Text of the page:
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GM CHAIRMAN SAYS JAPAN TRIP SIGNALS CHANGE

 GM CHAIRMAN SAYS JAPAN TRIP SIGNALS CHANGE
 /ADVANCE/ DETROIT, Jan. 12 /PRNewswire/ -- The most significant


change signaled by President Bush's visit to Japan with U.S. business leaders is a new era of government-business cooperation, General Motors Chairman Robert C. Stempel said today.
 "We started a meaningful process in Japan, and we mean to follow up on it," Stempel said at the kickoff dinner for the annual Automotive News World Congress.
 "For the first time, Japan saw the power of a joint U.S. government- industry initiative," Stempel said. "It was a change and they knew it. For a long time, Japan has depended on the U.S. government to keep U.S. business 'in line' while Japan, Incorporated, expanded.
 "This time, the Department of Commerce got it right. They understand -- as the Japanese have long understood -- that a thriving, vital automobile industry is essential to a thriving, vital national economy."
 Despite public debate over the value of the Japan trip, Stempel said that if it "accomplished nothing other than to raise political and public awareness of the importance of a viable auto industry and a correspondingly strong industrial base in this country, then I can tell you it was an outstanding success.
 "If enough of the American public say to themselves, 'Hey, one of seven jobs in this country is dependent on our auto industry. Where are the jobs going to be in the future?', then all the effort was worthwhile. And if enough U.S. consumers take the time to check the outstanding, world-class products being offered by the domestic manufacturers, I am confident that GM will continue its more than 50 years of leadership as the number-one producer of vehicles in the world."
 "The one thing I know the trip accomplished was to strengthen the ties between American government and American business," Stempel emphasized.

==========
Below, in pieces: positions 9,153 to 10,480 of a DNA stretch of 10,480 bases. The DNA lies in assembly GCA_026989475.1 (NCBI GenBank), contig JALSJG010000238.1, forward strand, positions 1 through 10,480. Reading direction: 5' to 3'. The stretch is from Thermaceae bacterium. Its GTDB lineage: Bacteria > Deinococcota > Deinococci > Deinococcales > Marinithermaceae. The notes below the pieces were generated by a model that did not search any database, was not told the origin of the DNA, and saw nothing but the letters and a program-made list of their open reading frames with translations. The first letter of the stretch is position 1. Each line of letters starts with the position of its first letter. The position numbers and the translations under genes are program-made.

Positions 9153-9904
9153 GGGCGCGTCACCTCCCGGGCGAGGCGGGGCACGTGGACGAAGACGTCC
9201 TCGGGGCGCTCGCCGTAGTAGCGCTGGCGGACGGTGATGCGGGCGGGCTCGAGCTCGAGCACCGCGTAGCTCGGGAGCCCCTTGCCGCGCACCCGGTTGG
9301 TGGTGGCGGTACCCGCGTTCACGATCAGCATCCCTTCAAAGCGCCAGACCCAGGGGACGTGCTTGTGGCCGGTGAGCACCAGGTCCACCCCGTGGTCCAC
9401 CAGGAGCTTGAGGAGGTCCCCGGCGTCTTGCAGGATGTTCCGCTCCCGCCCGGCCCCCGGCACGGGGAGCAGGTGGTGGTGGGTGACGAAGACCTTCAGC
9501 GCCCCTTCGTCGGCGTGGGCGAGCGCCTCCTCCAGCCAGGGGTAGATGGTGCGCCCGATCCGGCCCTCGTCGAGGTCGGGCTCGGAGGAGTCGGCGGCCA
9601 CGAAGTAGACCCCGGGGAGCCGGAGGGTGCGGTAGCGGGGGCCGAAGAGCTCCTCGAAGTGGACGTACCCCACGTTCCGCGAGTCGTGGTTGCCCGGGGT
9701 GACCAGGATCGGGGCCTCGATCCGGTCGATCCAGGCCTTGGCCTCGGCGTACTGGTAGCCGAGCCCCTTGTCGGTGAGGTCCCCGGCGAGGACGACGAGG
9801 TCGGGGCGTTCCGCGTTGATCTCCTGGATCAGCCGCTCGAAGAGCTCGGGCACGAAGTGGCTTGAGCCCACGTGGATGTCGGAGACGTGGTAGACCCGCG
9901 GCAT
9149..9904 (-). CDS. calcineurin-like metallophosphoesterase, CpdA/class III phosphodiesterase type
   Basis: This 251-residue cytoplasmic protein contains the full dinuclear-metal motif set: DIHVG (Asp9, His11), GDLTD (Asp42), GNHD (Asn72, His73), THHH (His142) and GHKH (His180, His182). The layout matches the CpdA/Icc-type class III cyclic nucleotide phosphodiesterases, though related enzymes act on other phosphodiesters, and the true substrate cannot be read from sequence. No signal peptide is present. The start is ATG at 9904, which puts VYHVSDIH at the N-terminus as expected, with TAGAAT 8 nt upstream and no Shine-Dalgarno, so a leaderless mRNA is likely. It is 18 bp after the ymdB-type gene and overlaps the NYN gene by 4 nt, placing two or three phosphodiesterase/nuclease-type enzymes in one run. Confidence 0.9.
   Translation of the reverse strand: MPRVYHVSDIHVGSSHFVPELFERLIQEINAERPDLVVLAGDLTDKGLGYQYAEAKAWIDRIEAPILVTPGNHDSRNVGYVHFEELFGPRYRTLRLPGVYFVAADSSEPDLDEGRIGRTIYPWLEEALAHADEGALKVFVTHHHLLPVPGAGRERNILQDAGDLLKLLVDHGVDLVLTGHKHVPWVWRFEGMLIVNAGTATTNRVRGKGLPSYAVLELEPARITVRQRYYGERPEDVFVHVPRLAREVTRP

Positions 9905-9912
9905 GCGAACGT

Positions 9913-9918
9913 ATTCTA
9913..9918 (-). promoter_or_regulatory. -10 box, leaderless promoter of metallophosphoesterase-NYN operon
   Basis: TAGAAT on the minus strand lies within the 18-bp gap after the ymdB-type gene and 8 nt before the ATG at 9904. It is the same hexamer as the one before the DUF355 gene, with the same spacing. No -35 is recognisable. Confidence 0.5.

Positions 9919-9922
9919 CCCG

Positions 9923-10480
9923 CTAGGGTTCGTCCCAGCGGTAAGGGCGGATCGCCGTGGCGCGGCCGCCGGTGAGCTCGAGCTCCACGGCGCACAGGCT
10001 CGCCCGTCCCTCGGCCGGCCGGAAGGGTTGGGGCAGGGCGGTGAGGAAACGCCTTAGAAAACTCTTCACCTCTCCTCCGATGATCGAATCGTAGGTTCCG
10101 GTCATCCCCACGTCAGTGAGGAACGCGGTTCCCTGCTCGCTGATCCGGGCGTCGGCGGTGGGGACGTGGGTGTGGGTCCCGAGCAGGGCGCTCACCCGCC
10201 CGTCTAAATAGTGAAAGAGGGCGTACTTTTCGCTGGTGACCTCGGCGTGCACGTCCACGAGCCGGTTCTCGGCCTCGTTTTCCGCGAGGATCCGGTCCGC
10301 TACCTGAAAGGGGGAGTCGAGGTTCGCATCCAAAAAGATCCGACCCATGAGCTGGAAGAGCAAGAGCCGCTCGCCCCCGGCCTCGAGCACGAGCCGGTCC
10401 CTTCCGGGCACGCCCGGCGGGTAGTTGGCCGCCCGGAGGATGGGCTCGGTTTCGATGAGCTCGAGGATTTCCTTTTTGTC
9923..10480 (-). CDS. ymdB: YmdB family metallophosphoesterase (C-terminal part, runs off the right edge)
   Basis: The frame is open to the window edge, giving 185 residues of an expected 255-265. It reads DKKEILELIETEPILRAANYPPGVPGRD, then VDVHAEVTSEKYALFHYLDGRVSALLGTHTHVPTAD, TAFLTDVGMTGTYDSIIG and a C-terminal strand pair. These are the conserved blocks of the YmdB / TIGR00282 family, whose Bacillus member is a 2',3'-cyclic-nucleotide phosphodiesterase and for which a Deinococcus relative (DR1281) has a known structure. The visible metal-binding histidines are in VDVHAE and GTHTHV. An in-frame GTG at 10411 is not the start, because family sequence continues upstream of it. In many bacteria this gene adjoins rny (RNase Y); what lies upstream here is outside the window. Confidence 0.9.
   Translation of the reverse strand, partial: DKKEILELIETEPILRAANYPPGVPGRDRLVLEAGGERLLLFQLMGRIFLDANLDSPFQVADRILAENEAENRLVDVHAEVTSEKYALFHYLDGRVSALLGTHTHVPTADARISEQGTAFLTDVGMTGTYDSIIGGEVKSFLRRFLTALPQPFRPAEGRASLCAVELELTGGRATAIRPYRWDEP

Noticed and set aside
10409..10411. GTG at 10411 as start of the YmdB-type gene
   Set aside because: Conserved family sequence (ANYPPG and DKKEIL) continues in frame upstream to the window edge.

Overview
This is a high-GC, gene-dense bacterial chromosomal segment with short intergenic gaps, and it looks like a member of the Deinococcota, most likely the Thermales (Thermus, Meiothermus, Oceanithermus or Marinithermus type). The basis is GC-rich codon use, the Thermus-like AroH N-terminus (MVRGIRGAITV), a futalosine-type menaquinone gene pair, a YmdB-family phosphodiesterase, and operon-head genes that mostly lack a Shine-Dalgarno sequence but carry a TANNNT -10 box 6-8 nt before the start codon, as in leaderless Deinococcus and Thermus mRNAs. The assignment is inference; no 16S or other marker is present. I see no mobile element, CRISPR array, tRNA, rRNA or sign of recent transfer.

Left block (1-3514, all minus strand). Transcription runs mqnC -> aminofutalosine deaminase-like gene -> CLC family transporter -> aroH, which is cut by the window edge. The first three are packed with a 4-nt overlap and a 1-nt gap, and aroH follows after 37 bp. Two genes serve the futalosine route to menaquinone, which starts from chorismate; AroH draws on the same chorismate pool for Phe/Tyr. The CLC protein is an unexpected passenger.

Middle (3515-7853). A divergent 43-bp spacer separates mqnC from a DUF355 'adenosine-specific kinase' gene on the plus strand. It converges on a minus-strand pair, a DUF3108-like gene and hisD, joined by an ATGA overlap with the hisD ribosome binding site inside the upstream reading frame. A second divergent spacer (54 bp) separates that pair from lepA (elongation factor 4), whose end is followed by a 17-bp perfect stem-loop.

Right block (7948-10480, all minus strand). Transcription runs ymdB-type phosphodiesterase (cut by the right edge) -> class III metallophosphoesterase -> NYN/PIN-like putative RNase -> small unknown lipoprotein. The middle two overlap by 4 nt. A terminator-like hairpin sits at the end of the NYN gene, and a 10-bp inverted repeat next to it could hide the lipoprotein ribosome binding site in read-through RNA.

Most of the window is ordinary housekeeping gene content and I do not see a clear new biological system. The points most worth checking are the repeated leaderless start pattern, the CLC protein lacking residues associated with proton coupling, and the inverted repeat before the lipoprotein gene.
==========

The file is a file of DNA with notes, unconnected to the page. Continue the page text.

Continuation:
He credited President Bush and Department of Commerce Secretary Robert A. Mosbacher for providing the initiative to further open up international trade, changing the image of American goods and services and demonstrating that the U.S. has high-quality, high-value products to help reduce the chronic imbalance of trade between the U.S. and Japan.
 He said the term "open market" has a different meaning in the U.S. than it does in Japan.
 "In the U.S. open market, 36 percent of the vehicles sold are imported," he said. "In what the Japanese call an 'open market,' 3 percent of the vehicles are imports."
 Stempel said the number of companies competing for a share of the world automotive market is large and growing, but he expressed confidence that U.S. auto manufacturers now have products equal to or better than foreign manufacturers.
 He stressed that the American automobile industry is the leader in fuel economy, and that today "the difference in quality among cars is not an issue."
 "We don't have to ask the American public to prove their loyalty by buying American products," Stempel said. "We don't have to ask them to buy our cars or trucks because they feel sorry for us. We don't have to ask them to buy out of a sense of patriotism or pity. We want them to buy our products because they have high quality and high value."
 -0- 1/12/92/2000
 /CONTACT: J.W. Crellin of General Motors, 313-556-2027/
 (GM) CO: General Motors Corporation ST: Michigan IN: AUT SU:


DH -- DESU01 -- 8880 01/12/92 14:57 EST
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Publication:PR Newswire
Date:Jan 12, 1992
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